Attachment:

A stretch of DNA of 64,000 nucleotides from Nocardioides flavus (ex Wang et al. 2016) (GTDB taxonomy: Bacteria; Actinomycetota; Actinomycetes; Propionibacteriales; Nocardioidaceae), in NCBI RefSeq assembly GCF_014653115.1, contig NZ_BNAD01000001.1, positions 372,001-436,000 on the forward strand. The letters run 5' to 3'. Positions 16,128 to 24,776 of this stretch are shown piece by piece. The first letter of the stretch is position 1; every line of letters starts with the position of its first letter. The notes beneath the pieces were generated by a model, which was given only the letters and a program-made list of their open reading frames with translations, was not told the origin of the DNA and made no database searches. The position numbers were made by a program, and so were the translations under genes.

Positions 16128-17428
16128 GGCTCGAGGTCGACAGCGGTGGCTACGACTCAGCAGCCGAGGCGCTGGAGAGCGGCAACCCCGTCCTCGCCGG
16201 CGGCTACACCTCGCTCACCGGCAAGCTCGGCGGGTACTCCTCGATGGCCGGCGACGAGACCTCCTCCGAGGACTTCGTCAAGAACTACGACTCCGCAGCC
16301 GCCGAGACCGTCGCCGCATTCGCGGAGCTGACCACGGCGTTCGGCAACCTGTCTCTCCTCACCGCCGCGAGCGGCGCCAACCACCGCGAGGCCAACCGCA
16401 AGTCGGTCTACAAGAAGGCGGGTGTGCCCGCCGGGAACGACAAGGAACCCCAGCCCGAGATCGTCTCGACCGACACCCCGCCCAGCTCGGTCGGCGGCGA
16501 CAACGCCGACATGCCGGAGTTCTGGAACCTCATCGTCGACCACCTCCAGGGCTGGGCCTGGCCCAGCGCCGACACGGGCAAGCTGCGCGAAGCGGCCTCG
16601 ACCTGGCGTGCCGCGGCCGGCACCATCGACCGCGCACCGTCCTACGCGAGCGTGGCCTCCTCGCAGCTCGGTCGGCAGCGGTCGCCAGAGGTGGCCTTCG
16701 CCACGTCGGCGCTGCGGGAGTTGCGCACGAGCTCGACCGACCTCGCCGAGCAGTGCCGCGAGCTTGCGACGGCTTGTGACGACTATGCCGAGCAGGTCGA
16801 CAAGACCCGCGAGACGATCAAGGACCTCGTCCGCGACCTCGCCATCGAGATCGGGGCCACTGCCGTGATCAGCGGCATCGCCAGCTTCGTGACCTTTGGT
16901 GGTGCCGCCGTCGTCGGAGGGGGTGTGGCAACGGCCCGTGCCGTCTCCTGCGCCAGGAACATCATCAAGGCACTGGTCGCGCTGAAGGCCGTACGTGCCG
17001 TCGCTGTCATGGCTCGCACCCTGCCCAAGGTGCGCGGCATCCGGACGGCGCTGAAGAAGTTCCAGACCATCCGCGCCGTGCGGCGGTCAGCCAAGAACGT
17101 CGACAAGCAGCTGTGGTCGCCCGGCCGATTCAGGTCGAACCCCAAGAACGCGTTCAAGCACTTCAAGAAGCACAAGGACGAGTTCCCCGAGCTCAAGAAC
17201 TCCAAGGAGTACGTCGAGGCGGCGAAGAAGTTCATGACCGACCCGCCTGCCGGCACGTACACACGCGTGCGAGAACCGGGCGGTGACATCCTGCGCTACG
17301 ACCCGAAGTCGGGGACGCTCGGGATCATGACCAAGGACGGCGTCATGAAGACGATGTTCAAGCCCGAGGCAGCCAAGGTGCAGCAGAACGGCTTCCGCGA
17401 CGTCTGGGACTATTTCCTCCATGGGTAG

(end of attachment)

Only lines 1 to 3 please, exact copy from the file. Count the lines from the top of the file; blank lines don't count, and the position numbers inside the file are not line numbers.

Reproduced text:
A stretch of DNA of 64,000 nucleotides from Nocardioides flavus (ex Wang et al. 2016) (GTDB taxonomy: Bacteria; Actinomycetota; Actinomycetes; Propionibacteriales; Nocardioidaceae), in NCBI RefSeq assembly GCF_014653115.1, contig NZ_BNAD01000001.1, positions 372,001-436,000 on the forward strand. The letters run 5' to 3'. Positions 16,128 to 24,776 of this stretch are shown piece by piece. The first letter of the stretch is position 1; every line of letters starts with the position of its first letter. The notes beneath the pieces were generated by a model, which was given only the letters and a program-made list of their open reading frames with translations, was not told the origin of the DNA and made no database searches. The position numbers were made by a program, and so were the translations under genes.

Positions 16128-17428
16128 GGCTCGAGGTCGACAGCGGTGGCTACGACTCAGCAGCCGAGGCGCTGGAGAGCGGCAACCCCGTCCTCGCCGG